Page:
Andrew H. Miller's On Not Being Someone Else considers how contemplating other possibilities for one's life is a way of creating meaning in the life one leads.
The authors included in Harold Bloom's The American Literary Canon conform to a singular American aesthetic that, in Bloom's world, makes them superior to the spectrum of the American experience.
"White flights" for Jess Row denotes the "postures of avoidance and denial" about whiteness — as a privilege, a cultural norm, and a burden — adopted by white authors, academics, and critics.
From Marion Turner's work, Chaucer: A European Life, Chaucer emerges as a man who lived through intrigue, rebellions, a peasant's rising, and above all, a determination to translate.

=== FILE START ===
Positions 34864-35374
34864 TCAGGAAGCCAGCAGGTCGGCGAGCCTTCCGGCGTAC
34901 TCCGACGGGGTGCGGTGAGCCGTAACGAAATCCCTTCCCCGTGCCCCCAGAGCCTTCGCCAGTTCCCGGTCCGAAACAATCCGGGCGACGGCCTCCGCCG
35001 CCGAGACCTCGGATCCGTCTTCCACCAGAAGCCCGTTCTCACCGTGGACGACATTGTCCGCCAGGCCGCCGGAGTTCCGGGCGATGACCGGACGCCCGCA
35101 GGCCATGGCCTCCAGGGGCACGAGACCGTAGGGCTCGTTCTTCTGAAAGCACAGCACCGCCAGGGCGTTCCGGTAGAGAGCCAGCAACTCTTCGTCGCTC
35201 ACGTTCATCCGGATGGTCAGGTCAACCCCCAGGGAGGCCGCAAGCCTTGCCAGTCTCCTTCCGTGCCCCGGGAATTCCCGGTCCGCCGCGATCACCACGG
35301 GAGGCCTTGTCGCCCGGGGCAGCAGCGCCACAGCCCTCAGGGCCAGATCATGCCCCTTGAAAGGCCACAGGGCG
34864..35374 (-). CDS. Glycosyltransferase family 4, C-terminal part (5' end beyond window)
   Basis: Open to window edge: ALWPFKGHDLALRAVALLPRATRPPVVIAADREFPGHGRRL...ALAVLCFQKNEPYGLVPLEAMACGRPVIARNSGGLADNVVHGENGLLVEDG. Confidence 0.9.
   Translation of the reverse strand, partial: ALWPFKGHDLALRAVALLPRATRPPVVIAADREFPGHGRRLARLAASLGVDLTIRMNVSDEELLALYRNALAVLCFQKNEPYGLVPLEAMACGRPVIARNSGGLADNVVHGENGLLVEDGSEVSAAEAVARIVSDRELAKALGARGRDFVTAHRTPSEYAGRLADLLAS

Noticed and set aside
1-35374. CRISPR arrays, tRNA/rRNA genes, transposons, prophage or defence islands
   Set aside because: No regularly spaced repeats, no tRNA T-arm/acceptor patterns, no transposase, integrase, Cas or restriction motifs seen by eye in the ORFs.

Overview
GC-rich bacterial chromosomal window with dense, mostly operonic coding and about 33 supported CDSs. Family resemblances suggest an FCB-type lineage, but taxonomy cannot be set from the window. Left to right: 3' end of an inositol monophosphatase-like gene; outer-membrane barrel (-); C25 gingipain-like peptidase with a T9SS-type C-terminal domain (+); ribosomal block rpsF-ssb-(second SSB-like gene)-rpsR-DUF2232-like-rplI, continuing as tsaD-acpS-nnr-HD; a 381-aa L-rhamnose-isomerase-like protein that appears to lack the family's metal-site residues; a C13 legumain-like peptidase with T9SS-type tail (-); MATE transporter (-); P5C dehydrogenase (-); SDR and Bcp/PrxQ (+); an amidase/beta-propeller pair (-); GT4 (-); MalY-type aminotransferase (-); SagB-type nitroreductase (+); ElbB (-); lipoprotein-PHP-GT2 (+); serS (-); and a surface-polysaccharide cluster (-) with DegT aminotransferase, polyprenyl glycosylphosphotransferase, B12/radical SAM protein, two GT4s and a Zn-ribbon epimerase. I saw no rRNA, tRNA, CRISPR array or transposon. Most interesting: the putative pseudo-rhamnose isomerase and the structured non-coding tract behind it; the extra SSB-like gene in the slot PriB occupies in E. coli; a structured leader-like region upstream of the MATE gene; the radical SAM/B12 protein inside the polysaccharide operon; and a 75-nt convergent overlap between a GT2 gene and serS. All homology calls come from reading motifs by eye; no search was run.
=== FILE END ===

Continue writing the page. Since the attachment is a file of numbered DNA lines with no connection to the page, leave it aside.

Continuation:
These days, when personal grief becomes a public performance on social media, it's heartening to have a book such as Katharine Smyth's All the Lives We Ever Lived, wherein deep introspection is given space and literature provides both solace and inspiration.
Imaginative listening while reading, as Leighton demonstrates so masterfully, is not only a form of cognition but also a physical experience as we read or write literary texts.
Travel of the kind Theroux has spent a lifetime doing would compel anyone to develop patience, a love of solitude and anonymity, a constant alertness, and a resourceful toughness.
Michelle Dean's Sharp challenges readers to consider what we gain from reading the lives and works of women writers and how they shaped cultural and socio-political thought in the 20th century and beyond.